Matrix multiplication of arbitrary sizes [closed]

This function is for multiplying two matrices together. It's kind of messed up because the result is actually supposed to overwrite the object that called it, or since it's static, it's supposed to overwrite the left object. Is there any way to make it faster or more readable?

public static Matrix multiply(Matrix left, Matrix right){
int leftRows = left.numRows;
int leftColumns = left.numCols;
int rightRows = right.numRows;
int rightColumns = right.numCols;
if (leftColumns != rightRows)
throw new IllegalArgumentException("Dimensions don't match");

Double[][] result = new Double[leftRows][rightColumns];
for (int i = 0; i < 2 && i < leftRows; i++) {//I found the && i <leftRows to be necessary for handling matrices of 1 row
for (int j = 0; j < 2 && j < rightColumns; j++) {//&& j <rightColumns necessary for matrices with 1 columns
result[i][j] = 0.00000;//ensures no null reference
}
}

for (int i = 0; i < leftRows; i++)
{
for (int j = 0; j < rightColumns; j++)
{
for (int k = 0; k < leftColumns; k++)
{
if(result[i][j] == null)
result[i][j] = 0.0;
result[i][j] += left.getValue(i, k) * right.getValue(k, j);
}
}
}

Matrix product = new Matrix(leftRows, rightColumns);
for(int i = 0; i < leftRows; i++)
{
for(int j = 0; j < rightColumns; j++)
Matrix.setValueAt(product, i, j, result[i][j]);
}
return product;

}

closed as unclear what you're asking by Simon Forsberg, syb0rg, Malachi♦, Gareth Rees, Donald.McLeanJan 29 '14 at 15:12

Please clarify your specific problem or add additional details to highlight exactly what you need. As it's currently written, it’s hard to tell exactly what you're asking. See the How to Ask page for help clarifying this question. If this question can be reworded to fit the rules in the help center, please edit the question.

• Is this code doing what it is supposed to be? It doesn't sound like it is..... in which case you should take this to Stack Overflow, not here on CodeReview. See the help center for guidance. – rolfl Jan 29 '14 at 3:47
• when you do get it working we would be happy to review the working code. – Malachi Jan 29 '14 at 14:42

My question would be: Why is it supposed to "overwrite" the left value? This seems dubious from a software engineering point of view. The product of two matrices is: Anm x Bmp = Cnp hence you can only "overwrite" A with C (re-using the same Matrix object) if m == p or in other words if B is a quadratic matrix.

For now let's clean up the existing code by getting rid of the intermediate array

public static Matrix multiply(Matrix left, Matrix right) {
int leftRows = left.numRows;
int leftColumns = left.numCols;
int rightRows = right.numRows;
int rightColumns = right.numCols;

if (leftColumns != rightRows)
throw new IllegalArgumentException("Dimensions don't match");

Matrix product = new Matrix(leftRows, rightColumns);
for (int i = 0; i < leftRows; i++)
{
for (int j = 0; j < rightColumns; j++)
{
double cellValue = 0.0;
for (int k = 0; k < leftColumns; k++)
{
cellValue += left.getValue(i, k) * right.getValue(k, j);
}
Matrix.setValueAt(product, i, j, cellValue);
}
}

return product;
}

You could copy the values back into left - provided right is quadratic and therefore product and left will have the same dimensions. Otherwise if the Matrix class offers a re-sizing option then you could re-size left afterwards and copy product into it. However that is extremely ugly and I would question that requirement.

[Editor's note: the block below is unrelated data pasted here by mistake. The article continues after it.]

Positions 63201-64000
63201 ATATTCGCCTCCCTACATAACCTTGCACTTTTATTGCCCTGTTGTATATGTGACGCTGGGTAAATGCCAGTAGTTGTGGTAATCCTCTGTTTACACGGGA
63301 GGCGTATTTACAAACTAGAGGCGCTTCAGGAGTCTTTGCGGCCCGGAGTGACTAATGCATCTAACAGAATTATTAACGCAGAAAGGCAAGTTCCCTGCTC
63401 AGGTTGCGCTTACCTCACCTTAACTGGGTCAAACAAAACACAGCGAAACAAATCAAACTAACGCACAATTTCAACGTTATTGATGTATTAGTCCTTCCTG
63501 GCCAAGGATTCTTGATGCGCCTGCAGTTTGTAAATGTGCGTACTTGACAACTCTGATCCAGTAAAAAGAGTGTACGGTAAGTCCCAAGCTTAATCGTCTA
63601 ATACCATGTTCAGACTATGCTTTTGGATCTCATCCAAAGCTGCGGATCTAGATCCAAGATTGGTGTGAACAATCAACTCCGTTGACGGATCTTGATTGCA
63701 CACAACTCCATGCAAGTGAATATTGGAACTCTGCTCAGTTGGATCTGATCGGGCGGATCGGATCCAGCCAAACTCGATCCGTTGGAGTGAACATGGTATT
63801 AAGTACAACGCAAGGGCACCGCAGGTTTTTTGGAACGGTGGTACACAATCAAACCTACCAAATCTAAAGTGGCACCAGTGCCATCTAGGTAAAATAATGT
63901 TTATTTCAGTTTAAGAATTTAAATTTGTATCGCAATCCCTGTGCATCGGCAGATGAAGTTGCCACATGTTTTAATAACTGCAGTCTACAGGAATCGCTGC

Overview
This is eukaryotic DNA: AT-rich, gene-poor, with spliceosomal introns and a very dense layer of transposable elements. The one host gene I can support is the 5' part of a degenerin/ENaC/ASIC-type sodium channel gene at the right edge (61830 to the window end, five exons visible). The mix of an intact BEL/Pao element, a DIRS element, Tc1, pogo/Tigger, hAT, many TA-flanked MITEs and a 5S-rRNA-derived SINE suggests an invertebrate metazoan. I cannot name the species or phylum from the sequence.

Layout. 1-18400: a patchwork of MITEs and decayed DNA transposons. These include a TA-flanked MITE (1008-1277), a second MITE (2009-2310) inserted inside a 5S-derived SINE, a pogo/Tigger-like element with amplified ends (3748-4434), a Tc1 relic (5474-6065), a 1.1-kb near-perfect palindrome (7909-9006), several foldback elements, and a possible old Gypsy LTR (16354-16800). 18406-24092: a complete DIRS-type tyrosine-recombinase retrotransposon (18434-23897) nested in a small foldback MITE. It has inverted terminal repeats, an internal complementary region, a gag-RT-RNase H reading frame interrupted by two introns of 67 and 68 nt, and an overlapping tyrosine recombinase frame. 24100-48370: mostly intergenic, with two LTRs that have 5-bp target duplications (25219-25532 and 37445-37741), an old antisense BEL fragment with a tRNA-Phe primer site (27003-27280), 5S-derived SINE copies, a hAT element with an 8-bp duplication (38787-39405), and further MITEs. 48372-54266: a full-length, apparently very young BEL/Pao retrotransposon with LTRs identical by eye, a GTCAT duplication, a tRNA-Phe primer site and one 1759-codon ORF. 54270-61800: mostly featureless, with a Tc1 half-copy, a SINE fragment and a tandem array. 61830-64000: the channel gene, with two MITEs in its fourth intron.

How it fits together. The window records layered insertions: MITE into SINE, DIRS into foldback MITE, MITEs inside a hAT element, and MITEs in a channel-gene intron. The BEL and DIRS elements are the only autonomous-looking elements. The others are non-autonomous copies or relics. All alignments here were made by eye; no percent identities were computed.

As a side note: It seems weird that Matrix provides a static method for setting a cell value of a Matrix object. I would have expected that to be an instance method as well like getValue().

For improving readability, you could perhaps replace the for-loop variable names with more descriptive names, such as 'currentColumn' and 'currentRow.'

For performance, you can replace 'x++' with '++x' in every loop. 'x++' actually creates a copy of x, increments x, and returns the copy. It is useful in some situations, but unnecessary in a for-loop.

Now I'll admit that I don't work in Java, and Matrixes are a haze from school, but it seems like 'result' could just be set to a Matrix from the start, instead of a double[][]. You would cut down a significant portion of your time spent copying from 'result' to 'product' by just using a Matrix in the first place.

I don't see the need for this:

for (int i = 0; i < 2 && i < leftRows; i++) {//I found the && i <leftRows to be necessary for handling matrices of 1 row
for (int j = 0; j < 2 && j < rightColumns; j++) {//&& j <rightColumns necessary for matrices with 1 columns
result[i][j] = 0.00000;//ensures no null reference
}

Please explain where a null reference might arise without this code.

• The compiler should be able to should be able to know that the result of x++ is not used and optimize it. Even if it doesn't, I wouldn't make the change unless a profiler said it was a bottle neck. result is an array of Double, not the primitive double, so the array is initialized with nulls. I agree that the values should be written directly to product instead of copying them from result. – unholysampler Jan 29 '14 at 5:55
• changing the names of the vars won't help, since the vars are used as column and row indexes in different places. ++x and x++ makes no difference in performance in Java (that can be measured). The array needs to be set non-null because it is an array of Double, not double. – rolfl Jan 29 '14 at 6:02
• The doubles are initialised to null, but won't they all be overwritten? I didn't realise x++ was optimised out, I typically use ++x wherever possible as per link. Just a preference. – Andrew Williamson Jan 29 '14 at 7:20
• Also, only one downvote on my first answer on Stack Exchange - I think that's not too bad. – Andrew Williamson Jan 29 '14 at 7:20
• @Andrew In, for example, cellValue += left.getValue(i, k) * right.getValue(k, j); would you make the k the row, or the column? – rolfl Jan 29 '14 at 11:27